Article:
1. Protect high quality habitat for native and wild coldwater fish.
  2. Reconnect fragmented fish populations and habitats by improving instream flows and removing fish passage barriers.
  3. Restore watersheds by working in collaboration with others.
  4. Sustain our conservation efforts by inspiring and training present and future generations of conservation stewards.


Trout Unlimited undertakes projects, programs and awareness campaigns at both the volunteer/chapter level, and at the staff level.

Local chapter activities typically include stream restoration work, participating in citizen science, advocacy, educational programs, group fishing outings, and outreach activities for youth, women and veterans.

Stream restoration focuses on improving habitat for trout and other coldwater species, including aquatic insects. Tactics can include planting trees and shrubs along streams to reduce erosion while also increasing shade, strategic addition of boulders or trees to provide cover and improve water depth and flow, and removing or improving barriers that block fish passage, such as culverts and dams.

TU members tallied more than 734,000 volunteer hours[6] in 2017.

Trout Unlimited's staff of restoration specialists and project managers undertake similar restoration activities, often on a larger scale and often in collaboration with partners. The work is informed by research from staff scientists.

Trout Unlimited advocates on issues of interest at both a local volunteer and staff level. In recent years, for example, Trout Unlimited has publicly opposed a large-scale proposed mine (Pebble Mine) in Alaska's Bristol Bay. Trout Unlimited has also been active in opposing legislative efforts to transfer public lands from federal ownership.

Trout Unlimited established a program in the early 2000s to train volunteers to monitor streams in areas of natural gas extraction[7] in the East's Marcellus Shale region. The program has expanded to include monitoring in areas where pipelines are proposed or being constructed. Several hundred volunteers have been trained in the program and they have helped to identify a number of pollution events that were subsequently addressed.

Trout in the Classroom is one of TU's largest youth education initiatives. Volunteers help teachers set up aquariums in the classrooms, and students raise trout from eggs during the school year. The program supports ecology-related curriculum and helps to educate students in the importance of cold, clean water not only for trout, but also for people.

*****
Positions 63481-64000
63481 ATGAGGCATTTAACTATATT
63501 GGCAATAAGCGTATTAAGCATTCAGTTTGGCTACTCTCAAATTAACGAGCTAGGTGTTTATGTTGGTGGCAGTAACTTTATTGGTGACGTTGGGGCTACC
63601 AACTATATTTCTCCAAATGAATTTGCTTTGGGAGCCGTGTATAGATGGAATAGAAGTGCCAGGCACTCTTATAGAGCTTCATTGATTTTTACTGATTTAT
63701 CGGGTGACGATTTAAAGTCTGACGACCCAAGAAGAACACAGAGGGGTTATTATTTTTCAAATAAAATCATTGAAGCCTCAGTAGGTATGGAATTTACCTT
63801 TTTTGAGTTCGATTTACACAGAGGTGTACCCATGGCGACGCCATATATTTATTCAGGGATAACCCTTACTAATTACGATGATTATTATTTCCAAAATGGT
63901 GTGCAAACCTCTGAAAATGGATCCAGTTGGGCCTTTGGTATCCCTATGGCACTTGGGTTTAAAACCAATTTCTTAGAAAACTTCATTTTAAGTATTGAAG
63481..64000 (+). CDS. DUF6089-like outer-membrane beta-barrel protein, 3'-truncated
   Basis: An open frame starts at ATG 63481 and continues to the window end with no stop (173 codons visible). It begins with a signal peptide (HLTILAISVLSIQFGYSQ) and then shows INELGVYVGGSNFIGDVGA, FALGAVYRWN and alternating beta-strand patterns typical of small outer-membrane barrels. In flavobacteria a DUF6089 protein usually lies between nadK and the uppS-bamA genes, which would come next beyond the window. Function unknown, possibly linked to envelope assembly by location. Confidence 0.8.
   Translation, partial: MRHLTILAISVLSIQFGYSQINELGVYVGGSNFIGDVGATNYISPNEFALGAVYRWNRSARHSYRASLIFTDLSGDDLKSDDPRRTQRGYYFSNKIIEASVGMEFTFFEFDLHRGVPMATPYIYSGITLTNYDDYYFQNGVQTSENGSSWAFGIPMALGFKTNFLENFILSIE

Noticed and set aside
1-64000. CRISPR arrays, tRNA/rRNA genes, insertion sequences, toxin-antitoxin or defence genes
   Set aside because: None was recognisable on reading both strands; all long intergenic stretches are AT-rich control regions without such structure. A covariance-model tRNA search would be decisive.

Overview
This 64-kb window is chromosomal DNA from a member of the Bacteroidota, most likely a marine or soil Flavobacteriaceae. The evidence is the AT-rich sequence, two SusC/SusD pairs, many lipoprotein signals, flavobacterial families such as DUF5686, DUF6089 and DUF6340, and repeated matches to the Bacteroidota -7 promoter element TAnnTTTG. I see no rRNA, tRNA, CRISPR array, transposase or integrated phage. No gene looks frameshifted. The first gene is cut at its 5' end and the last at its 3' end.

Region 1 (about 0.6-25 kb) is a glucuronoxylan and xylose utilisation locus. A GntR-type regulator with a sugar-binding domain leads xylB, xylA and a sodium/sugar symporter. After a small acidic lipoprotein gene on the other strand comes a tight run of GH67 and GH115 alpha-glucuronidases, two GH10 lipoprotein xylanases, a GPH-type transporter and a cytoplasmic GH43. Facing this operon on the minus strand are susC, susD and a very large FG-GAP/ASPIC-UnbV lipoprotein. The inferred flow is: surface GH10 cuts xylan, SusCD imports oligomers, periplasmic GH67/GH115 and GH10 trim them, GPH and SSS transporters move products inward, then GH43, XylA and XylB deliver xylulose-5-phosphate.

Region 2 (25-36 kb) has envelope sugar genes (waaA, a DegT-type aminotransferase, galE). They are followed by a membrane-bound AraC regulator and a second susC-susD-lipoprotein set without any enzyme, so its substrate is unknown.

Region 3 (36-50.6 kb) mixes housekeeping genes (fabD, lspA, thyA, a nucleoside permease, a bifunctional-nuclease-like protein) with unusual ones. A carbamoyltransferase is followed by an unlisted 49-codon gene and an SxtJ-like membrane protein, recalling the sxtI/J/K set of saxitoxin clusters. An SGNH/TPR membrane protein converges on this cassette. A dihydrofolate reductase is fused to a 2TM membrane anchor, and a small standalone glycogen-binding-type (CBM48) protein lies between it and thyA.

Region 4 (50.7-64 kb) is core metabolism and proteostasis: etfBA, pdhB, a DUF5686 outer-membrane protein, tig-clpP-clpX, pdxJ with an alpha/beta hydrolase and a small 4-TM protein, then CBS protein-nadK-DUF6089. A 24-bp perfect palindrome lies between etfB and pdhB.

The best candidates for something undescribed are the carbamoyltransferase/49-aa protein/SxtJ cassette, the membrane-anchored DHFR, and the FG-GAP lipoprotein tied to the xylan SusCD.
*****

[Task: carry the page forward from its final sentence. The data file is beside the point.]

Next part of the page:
TU's Veteran's Service Program provides activities and engagement for former and current military members and their families. The organization also has an active diversity initiative to expand the reach of conservation and fly fishing. TU's 5 Rivers program is aimed at college students. Each chapter has a faculty advisor.


Trout Unlimited draws some of its funding from membership fees and contributions. Chapters often undertake fundraising activities to pay for their restoration work, or they may seek grants through TU's Embrace A Stream program.

Projects undertaken by scientists and conservationists working for Trout Unlimited are funded through competitive grants as well as cost-share agreements with federal agencies such as the U.S. Forest Service, the U.S. Department of Agriculture, the National Park Service and the Bureau of Land Management. These grants fund large projects such as dam removal and culvert removals or repairs, bank stabilization and restoration, in-stream habitat building.


  1. ^ "History". Trout Unlimited. Retrieved 2018-07-20.
  2. ^ "Read the 2017 TU Annual Report". Trout Unlimited. Retrieved 2018-07-20.
  3. ^ "Charity Navigator - Rating for Trout Unlimited, National Office". Charity Navigator. Retrieved 2018-07-20.
  4. ^
  5. ^,%20Range-wide,%20and%20Focal%20Area%20Assessment%20v1_0.pdf
  6. ^ "Trout Unlimited Annual Report" (PDF). Cite journal requires |journal= (help)
  7. ^